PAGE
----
Benjamim Taubkin is the gold standard for pianists who come from a country better known for its guitarists. It is the profound beauty of his playing—his vocalastic phrasing and deeply emotional romanticism—that makes him not only an exquisite musician, but he is almost singularly daring as well. He takes chances seeming to cross from one motif to another building beautiful melismas from song to song seemingly without a safety net. So although it is no surprise to find that Mr. Taubkin is the leading light of The Bridge from Brasil to Morocco it is impossible not to be awestruck by the absolute beauty of his expression and his playing as he weaves in and out of the oud and the heartfelt percussion from Brasil and trancelike Gnawa rhythms and harmonies of Morocco. There is no grand entry into a chorus like some pianists like to ceremoniously have and yet when a retinue of notes propel themselves upwards offering florid tributes to the muses the music seems to pirouette and spin from the heart of verdant North Africa to the sertão of Brasil and then back again. They seem to dance atop the piano, malleable and ductile as they sway like the refracted image of a mirage. Then they make the proverbial bridge from Morocco to Brasil facilitating his wondrous dialogue with Farid el Foulahi. And yet it is more than a bridge; a stairway to the heavens where the Brasilian troubadour meets the Gnawa.
The rolling thunder of the Moroccan frame drums are punctuated by the surdo as the musicians sally forth, following both Mr. Taubkin and Farid el Foulahi as they seem to sip the nectar of the music that joyfully leaps from the chromatic to the seventh like an excited gazelle whinnying on the back of the berimbau and nothing can disturb the fragile beauty of what follows on “O Deserto É Aqui.” Next the sense of saudades permeates the music of “Hamdouchia” as if it were born of a Brasilian heart and a soul and in the simple melody lies an artful and secret confluence of musical cultures. Then the music of “Salsabile” reveals the glorious motifs and melismas unfurl in the diaphanous musical tapestry of accordion, piano and oud, framed by the percussion of Morocco and Brasil. This is a masterstroke on the part of Mr. Taubkin as he follows the oud and the tar. The collision of cultures is best heard on “Berma Sosanbi / Adeus Meu Lírio Verde” where gimbri and sentir collide with the dazzling arpeggios played by Mr. Taubkin in response to the Moroccan musicians who reveal the trance of the seven colours declaring how close to pure pleasure the music is, including the vocals sung in Arabic and in Portuguese. The words suggest the nearness of God as Mr. Taubkin and the Moroccans climb their proverbial stairway to the heavens.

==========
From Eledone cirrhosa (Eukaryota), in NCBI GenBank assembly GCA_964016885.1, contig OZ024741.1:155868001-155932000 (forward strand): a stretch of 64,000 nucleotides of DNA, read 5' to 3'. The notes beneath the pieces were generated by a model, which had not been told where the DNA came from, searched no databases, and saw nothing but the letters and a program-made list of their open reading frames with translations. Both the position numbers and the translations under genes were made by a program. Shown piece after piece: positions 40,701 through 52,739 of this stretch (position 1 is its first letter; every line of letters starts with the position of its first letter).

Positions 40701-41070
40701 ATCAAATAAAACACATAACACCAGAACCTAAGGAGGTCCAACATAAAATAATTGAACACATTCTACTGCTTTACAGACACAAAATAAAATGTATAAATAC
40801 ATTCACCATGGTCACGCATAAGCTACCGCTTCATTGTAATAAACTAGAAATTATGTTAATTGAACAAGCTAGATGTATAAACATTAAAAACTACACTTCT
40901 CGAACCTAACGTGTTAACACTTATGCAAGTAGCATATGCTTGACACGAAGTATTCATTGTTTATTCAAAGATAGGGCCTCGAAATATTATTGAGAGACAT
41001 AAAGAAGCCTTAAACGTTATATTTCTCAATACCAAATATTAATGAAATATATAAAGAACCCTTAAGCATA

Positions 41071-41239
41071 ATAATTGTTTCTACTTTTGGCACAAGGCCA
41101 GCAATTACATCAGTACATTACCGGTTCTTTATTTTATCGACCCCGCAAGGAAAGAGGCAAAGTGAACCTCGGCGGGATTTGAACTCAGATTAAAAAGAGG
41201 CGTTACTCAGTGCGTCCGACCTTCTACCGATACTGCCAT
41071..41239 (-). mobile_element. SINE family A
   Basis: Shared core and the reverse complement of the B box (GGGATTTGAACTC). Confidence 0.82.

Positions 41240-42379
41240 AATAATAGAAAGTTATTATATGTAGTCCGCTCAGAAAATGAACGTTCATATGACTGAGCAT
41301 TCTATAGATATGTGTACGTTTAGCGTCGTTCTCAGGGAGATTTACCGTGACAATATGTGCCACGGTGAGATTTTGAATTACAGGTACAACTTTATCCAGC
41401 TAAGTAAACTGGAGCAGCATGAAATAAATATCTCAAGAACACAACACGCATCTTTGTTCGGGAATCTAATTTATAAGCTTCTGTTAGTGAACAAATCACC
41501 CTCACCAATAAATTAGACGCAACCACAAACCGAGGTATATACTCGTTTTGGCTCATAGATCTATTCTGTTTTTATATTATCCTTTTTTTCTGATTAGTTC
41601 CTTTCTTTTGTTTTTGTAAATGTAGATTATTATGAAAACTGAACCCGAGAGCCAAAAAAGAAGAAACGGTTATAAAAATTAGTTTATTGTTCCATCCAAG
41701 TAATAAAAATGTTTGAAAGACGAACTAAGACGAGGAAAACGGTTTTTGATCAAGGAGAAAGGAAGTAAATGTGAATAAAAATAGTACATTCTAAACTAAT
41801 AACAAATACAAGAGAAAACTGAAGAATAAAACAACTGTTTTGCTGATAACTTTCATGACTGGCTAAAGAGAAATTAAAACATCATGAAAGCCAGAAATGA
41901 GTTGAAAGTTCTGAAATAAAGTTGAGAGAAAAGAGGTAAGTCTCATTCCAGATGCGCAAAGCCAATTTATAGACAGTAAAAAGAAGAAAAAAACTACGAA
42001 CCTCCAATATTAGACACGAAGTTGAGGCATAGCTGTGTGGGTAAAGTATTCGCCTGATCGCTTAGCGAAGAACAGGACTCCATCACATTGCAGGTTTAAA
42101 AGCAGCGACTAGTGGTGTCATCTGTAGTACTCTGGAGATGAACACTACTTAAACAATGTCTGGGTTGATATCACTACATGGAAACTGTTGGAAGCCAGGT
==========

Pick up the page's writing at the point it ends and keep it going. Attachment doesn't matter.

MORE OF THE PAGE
“Variação Em Temas Tradicionais” is a work of such subtle beauty that it wakes the consciousness of every musician in the ensemble. It is also here that percussionist Ari Colares and the Brasilian rhythmists, João Taubkin as well as the fine accordionist, Lulinha Alencar, who plays not only with a deep sense of melodicism but also with harmonic ingenuity just as the Moroccan musicians do as well. This could well be the highpoint of the whole album right here. And just as the Moroccan musicians follow the lead of the Brasilians on that chart the musicians of Brasil return the favour on “Hijaz” with Mr. Taubkin and Lulinha Alencar doing splendid turns here, while the oud of El Foulahi taunts and seduces Mr. Taubkin’s piano. Finally it is the turn of the percussion colourists to have their say on “Quilombo” as this short but exquisite album comes to a dramatic end but not before the musicians—the percussionists—duel, before the sentir, piano and accordion bring the music to a close. Benjamim Taubkin has been involved in many interesting projects but this one is probably his defining moment as a musician not simply of Brasil, but of the world as well.
Track List: O Deserto É Aqui; Hamdouchia; Salsabile; Berma Sosanbi / Adeus Meu Lírio Verde; Variação Em Temas Tradicionais; Hijaz; Quilombo.
Personnel: Benjamim Taubkin: piano; Ari Colares: percussion; João Taubkin: bass; Lulinha Alencar: accordion; Mehdi Nassouli: gimbri; Farid el Foulahi: oud; Lahoucini Bagir: percussion.
Label: Adventure Music | Release date: July 2014
About Benjamim Taubkin
Steeped in the style of great jazz pianists Keith Jarrett and Bill Evans, Benjamim Taubkin is an acclaimed composer, arranger, band leader and producer with a fine ear for excellent music. He has come a long way from his Brazilian roots venturing into multiple intercultural musical initiatives. He is currently promoting several original projects such as a contemporary Latin-American music band, traditional Brazilian music band, jazz trio plus this one: a Moroccan-Brazilian ensemble including a trio with two percussionists, percussion-piano duo, and a choreographed dancer – piano duo. Joining him is the apple that didn’t fall far from the tree, his son, composer, vocalist and bass player, João Taubkin, following his footsteps on the fine line between traditional Brazilian and contemporary world music.
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